So I guess the question is who is responsible for not violating the shall clause? It seems to me that it's the compiler's responsibility for the two files above. Otherwise surely something would at least give a warning.

  11. #11
    C++ Witch laserlight's Avatar
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    Quote Originally Posted by Hodor
    So I guess the question is who is responsible for not violating the shall clause? It seems to me that it's the compiler's responsibility for the two files above. Otherwise surely something would at least give a warning.
    A "shall" clause is a requirement on a program, the violation of which results in undefined behaviour. A conforming compiler must accept conforming programs, but isn't required to accept non-conforming programs, but can do so.

    Hence, that you get no diagnostic, not even a warning, doesn't mean that you misinterpreted the standard. The standard is clear that there shall be only one definition in the entire program. My guess as stated above is that there's no cost to treating this like a tentative definition that applies to the entire program rather than per translation unit, so compiler authors have chosen to go this route rather than worry about getting programmers to fix non-conforming edge-case programs.
    Quote Originally Posted by Bjarne Stroustrup (2000-10-14)
    I get maybe two dozen requests for help with some sort of programming or design problem every day. Most have more sense than to send me hundreds of lines of code. If they do, I ask them to find the smallest example that exhibits the problem and send me that. Mostly, they then find the error themselves. "Finding the smallest program that demonstrates the error" is a powerful debugging tool.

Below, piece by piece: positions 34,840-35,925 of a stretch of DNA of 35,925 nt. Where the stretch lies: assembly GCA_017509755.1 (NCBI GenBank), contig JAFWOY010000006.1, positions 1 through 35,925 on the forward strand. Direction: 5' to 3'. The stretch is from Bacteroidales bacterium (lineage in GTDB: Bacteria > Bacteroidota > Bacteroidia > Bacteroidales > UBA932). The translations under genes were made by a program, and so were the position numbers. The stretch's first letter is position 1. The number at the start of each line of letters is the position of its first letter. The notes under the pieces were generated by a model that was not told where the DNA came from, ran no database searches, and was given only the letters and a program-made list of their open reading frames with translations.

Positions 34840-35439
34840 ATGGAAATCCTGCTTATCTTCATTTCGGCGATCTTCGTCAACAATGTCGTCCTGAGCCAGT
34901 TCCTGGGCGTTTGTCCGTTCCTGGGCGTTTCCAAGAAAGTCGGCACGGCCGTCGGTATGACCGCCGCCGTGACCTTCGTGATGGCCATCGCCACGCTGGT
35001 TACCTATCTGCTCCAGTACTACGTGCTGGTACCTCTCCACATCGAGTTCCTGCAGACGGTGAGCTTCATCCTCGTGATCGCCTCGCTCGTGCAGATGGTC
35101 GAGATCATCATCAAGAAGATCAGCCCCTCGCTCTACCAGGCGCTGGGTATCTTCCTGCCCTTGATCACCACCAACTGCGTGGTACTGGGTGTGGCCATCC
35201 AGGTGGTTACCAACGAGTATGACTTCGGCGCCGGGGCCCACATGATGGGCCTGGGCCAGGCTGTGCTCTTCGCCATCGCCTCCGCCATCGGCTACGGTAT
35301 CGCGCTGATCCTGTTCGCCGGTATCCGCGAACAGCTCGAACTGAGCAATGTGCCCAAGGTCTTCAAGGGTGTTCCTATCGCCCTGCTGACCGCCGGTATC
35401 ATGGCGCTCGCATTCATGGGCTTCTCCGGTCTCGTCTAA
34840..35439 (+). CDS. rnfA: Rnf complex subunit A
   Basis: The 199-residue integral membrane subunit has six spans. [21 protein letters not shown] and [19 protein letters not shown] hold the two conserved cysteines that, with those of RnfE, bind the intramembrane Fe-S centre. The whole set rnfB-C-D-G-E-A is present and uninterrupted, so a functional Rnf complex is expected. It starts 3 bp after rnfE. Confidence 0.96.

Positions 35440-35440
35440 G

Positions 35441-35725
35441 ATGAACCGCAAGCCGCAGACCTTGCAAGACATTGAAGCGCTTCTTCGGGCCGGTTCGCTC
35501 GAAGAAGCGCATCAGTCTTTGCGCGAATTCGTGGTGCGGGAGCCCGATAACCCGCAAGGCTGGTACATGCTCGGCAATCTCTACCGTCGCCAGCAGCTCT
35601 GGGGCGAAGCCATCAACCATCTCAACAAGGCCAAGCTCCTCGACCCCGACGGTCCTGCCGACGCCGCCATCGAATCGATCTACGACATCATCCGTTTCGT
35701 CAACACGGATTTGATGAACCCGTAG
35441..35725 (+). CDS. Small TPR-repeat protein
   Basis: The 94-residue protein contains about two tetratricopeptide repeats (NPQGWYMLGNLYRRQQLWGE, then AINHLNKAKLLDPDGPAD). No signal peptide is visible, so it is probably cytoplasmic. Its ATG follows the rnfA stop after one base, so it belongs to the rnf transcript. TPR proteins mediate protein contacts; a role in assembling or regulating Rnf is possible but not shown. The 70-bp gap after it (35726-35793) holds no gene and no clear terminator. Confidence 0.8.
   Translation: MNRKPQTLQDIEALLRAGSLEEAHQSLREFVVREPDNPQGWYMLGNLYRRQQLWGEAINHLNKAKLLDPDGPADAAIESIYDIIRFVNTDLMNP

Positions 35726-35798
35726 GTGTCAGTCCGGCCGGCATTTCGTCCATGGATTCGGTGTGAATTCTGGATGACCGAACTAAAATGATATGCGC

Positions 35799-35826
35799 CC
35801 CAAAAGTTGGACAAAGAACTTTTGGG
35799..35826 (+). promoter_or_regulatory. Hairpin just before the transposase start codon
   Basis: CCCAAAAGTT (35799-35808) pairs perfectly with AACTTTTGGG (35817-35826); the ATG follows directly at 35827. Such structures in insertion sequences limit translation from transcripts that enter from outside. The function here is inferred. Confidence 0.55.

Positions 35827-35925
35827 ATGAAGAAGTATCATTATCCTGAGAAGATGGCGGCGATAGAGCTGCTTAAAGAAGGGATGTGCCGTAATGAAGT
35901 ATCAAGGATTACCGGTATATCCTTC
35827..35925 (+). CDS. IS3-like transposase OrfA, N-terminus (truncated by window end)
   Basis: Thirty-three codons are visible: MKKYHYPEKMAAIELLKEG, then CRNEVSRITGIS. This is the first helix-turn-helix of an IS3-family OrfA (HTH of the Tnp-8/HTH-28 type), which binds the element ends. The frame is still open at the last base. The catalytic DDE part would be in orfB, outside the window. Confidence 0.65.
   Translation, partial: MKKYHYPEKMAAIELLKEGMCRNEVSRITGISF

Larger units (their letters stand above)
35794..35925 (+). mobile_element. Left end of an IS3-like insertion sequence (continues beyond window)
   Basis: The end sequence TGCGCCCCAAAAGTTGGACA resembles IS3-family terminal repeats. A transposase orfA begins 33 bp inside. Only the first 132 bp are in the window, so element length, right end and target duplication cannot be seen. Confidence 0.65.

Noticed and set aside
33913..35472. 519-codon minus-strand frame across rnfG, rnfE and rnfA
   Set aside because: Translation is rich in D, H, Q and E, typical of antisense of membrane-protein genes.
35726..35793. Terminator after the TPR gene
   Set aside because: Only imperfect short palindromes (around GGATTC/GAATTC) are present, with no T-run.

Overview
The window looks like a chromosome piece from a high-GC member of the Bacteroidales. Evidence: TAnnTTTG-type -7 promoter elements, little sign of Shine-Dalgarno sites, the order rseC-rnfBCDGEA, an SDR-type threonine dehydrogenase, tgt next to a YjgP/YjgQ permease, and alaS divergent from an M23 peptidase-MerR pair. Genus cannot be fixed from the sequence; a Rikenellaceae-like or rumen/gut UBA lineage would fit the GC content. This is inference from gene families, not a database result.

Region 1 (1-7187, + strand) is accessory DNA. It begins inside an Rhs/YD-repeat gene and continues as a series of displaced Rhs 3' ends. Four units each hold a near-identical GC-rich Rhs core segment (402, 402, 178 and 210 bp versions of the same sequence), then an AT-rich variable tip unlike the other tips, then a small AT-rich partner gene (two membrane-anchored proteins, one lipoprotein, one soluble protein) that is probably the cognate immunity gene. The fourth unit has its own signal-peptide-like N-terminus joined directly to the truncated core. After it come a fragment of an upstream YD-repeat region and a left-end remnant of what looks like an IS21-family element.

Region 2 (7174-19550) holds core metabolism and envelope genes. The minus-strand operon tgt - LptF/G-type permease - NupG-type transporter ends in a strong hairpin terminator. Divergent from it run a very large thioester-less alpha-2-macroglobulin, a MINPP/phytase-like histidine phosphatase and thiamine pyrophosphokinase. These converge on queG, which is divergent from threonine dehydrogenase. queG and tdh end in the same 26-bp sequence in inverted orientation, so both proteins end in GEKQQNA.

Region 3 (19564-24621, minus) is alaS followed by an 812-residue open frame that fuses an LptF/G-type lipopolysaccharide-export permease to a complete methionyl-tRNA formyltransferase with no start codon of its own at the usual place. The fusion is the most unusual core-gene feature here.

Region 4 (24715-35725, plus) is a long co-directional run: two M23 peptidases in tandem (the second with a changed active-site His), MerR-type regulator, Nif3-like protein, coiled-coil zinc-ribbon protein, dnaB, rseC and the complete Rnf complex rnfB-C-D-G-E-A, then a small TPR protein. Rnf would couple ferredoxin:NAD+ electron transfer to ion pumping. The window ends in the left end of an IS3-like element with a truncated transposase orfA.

Look up a C++ Reference and learn How To Ask Questions The Smart Way

  12. #12
    misoturbutc Hodor's Avatar
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    Quote Originally Posted by laserlight View Post
    A "shall" clause is a requirement on a program, the violation of which results in undefined behaviour. A conforming compiler must accept conforming programs, but isn't required to accept non-conforming programs, but can do so.

    Hence, that you get no diagnostic, not even a warning, doesn't mean that you misinterpreted the standard. The standard is clear that there shall be only one definition in the entire program. My guess as stated above is that there's no cost to treating this like a tentative definition that applies to the entire program rather than per translation unit, so compiler authors have chosen to go this route rather than worry about getting programmers to fix non-conforming edge-case programs.
    Ok, yes, it's treated as a tentative a definition.